In the international business development, foreign direct investment (FDI) as a general phenomenon has been extensively studied, yet the understanding of particular characteristics of FDI in the retail industry remain limited. The success of international retail trade relies heavily on the understanding of consumers in the host countries. Therefore, this paper analyzed the characteristics and performance of foreign direct investment (FDI) in retail trade using the Japanese FDI data (JFDI) from 1986-2001 as a case. We found (1) an overall trend for JFDI to move from the developed countries to developing countries; (2) a modest correlation between subsidiary size and performance; (3) in certain countries/regions, a positive and significant correlation between entry mode and performance; and (4) a focus of JFDI on the USA and the Greater-China area. The results of this paper provide important implications for countries which want the FDI in retail trade and for companies which want to invest in international retail trade.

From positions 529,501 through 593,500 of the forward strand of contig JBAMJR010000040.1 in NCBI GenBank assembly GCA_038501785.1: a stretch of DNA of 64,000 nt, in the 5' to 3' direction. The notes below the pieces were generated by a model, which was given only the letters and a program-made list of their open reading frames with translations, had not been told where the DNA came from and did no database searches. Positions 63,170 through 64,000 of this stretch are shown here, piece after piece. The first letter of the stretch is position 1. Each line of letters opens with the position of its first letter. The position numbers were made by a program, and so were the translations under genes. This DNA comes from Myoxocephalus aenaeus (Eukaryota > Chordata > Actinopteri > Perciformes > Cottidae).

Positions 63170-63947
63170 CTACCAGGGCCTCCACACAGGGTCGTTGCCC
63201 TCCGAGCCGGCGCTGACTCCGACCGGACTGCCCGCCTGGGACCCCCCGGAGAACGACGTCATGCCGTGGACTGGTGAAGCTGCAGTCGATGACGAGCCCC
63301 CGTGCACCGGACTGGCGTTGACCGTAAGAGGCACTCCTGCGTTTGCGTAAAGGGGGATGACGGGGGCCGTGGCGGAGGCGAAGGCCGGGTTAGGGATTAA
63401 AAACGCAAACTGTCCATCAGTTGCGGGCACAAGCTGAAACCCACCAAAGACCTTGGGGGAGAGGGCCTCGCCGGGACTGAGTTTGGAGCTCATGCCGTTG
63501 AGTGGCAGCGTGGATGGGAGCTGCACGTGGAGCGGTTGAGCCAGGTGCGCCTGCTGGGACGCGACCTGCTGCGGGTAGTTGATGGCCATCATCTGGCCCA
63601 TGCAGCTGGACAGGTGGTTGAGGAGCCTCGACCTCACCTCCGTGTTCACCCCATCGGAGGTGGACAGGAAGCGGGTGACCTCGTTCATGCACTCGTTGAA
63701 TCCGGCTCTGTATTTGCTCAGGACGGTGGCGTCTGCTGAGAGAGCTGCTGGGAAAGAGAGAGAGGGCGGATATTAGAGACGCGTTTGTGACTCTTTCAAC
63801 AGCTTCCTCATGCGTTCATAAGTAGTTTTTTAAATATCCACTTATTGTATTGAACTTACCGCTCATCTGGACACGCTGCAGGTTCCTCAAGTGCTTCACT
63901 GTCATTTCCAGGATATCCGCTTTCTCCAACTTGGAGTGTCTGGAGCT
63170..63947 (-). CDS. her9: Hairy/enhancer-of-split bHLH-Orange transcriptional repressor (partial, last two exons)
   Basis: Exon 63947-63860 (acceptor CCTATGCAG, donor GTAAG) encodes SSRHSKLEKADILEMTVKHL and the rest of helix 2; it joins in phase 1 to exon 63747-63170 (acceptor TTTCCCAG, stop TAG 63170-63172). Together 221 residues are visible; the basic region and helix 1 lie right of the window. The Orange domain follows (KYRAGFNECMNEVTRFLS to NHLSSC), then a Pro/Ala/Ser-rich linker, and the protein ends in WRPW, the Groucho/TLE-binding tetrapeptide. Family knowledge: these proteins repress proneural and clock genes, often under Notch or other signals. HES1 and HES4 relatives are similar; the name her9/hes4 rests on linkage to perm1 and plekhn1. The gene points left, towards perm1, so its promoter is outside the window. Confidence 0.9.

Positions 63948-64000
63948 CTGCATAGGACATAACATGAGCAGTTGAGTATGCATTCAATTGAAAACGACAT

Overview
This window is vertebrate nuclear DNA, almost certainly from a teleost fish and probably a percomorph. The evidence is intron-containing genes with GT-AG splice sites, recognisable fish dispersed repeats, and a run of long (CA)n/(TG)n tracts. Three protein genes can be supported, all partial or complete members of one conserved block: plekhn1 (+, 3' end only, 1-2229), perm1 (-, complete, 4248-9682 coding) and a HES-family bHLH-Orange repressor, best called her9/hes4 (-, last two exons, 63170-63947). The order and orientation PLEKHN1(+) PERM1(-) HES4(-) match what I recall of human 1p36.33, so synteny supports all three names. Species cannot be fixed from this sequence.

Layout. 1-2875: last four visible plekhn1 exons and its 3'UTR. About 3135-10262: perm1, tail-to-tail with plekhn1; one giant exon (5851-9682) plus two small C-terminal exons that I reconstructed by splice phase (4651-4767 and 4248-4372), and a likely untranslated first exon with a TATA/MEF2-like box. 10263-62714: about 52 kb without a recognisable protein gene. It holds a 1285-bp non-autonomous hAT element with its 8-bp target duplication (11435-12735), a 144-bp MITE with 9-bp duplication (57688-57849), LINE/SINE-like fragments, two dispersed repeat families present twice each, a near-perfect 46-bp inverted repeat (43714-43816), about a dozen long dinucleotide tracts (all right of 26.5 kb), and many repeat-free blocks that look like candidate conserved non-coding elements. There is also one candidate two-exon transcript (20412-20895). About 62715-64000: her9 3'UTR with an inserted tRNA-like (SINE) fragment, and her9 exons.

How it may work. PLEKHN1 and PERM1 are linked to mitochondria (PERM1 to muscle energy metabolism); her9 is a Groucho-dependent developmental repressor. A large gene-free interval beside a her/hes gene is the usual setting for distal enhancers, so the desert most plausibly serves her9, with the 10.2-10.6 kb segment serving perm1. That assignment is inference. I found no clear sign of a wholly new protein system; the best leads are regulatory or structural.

Download the article in PDF to read it.